Grant Wahl explains why the USA-Mexico soccer rivarly is so unique and important -- and what a shame it is that a new format would prevent a meeting of the neighbors for this region's World Cup qualifying. The new format has already been approved by Concacaf, the USA and Mexico, and awaits FIFA's approval.
"Over the past 15 years, U.S.-Mexico has turned into the greatest international sports rivalry in North America, a spectacle that has transcended soccer and helped grow the U.S. national team's popularity among mainstream American sports fans," writes Wahl. "The two U.S.-Mexico World Cup qualifiers that take place every four years -- one in the U.S., usually Columbus, Ohio, the other in Mexico City -- have filled stadiums with rabid supporters from both countries and turned into must-see TV."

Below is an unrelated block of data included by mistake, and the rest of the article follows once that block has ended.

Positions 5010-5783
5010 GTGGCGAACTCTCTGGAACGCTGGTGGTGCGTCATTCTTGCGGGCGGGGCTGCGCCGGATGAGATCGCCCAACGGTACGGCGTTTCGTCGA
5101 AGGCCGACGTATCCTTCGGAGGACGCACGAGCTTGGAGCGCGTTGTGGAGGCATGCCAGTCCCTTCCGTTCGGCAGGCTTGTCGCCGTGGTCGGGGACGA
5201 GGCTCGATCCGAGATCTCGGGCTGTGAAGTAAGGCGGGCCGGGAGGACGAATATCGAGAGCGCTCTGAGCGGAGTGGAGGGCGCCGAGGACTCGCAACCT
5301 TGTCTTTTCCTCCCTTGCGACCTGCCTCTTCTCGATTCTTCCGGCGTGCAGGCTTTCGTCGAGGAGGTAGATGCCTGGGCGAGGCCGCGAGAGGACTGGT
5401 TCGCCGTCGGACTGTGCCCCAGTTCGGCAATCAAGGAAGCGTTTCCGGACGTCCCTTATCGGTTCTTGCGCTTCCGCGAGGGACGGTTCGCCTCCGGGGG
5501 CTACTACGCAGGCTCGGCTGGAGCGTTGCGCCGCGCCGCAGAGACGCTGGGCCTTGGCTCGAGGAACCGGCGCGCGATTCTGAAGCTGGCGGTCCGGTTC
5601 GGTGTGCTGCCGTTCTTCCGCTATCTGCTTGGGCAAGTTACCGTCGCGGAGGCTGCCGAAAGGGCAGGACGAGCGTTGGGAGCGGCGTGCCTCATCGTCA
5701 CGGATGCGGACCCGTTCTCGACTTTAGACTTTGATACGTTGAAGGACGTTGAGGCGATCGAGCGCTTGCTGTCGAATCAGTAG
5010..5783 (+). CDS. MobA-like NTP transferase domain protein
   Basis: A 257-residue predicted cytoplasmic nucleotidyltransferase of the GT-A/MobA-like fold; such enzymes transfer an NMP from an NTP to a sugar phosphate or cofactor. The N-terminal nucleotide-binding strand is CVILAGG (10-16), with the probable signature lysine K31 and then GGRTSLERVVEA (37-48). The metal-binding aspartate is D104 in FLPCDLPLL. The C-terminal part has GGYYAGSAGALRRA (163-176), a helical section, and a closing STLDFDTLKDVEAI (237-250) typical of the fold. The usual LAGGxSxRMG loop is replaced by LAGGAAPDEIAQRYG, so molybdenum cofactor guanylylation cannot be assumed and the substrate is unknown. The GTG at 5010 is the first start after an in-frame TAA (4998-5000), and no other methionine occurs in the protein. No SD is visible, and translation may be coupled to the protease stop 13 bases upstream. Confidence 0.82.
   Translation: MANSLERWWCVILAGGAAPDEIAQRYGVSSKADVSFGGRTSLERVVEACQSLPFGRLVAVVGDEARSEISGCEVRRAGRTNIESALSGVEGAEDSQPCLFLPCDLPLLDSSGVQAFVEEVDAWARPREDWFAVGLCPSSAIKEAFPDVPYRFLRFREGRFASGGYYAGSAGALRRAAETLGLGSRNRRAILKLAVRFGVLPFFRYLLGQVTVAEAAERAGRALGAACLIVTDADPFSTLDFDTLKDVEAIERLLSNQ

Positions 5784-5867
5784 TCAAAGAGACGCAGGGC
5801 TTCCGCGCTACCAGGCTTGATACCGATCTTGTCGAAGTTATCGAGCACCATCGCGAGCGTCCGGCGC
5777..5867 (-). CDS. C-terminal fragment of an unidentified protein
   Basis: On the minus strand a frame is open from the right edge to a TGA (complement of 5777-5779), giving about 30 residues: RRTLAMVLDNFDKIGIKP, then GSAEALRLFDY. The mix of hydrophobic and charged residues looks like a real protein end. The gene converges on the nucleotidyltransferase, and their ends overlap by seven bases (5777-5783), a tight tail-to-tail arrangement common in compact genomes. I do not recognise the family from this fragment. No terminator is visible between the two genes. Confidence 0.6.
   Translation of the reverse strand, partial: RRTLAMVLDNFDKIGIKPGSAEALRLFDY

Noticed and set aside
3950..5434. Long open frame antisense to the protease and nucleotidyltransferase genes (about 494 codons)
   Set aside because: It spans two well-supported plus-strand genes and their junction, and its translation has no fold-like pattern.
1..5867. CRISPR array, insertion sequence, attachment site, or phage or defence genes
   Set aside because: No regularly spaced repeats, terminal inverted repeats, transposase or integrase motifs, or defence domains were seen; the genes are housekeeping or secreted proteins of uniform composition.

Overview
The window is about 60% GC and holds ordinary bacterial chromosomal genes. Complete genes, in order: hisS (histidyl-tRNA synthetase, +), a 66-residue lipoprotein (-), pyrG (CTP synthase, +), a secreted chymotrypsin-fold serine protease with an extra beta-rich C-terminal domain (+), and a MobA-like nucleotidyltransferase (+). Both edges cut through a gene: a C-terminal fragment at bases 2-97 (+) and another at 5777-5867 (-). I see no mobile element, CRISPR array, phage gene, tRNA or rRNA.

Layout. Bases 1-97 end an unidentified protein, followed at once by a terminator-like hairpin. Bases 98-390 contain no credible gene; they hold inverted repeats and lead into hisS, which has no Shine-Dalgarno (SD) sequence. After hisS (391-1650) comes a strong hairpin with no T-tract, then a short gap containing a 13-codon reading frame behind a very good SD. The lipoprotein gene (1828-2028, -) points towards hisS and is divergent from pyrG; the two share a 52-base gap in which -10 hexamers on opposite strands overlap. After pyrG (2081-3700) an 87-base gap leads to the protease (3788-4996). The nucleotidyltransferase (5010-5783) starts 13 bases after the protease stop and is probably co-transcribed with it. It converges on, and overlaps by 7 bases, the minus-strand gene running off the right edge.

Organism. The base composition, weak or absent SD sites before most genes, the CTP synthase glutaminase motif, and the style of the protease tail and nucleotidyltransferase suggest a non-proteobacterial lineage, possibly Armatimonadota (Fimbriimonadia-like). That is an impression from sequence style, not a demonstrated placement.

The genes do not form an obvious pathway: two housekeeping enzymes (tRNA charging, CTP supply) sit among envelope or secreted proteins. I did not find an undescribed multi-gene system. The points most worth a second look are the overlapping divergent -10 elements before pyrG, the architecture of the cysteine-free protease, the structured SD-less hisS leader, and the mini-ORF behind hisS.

So why change the qualifying format? It comes down, as you might expect, to politics. The new qualifying format would be good for the Caribbean island nations, who will get at least six World Cup qualifiers. Most of the Caribbean countries got only two World Cup qualifying games before they were eliminated.
FIFA's has a one-country, one-vote policy when it comes to elections. The 35-member Concacaf includes 23 Caribbean island nations whose ability to band together as a voting bloc (under Concacaf president Jack Warner of Trinidad & Tobago) gives them power in the FIFA boardroom that far exceeds their impact on the soccer field.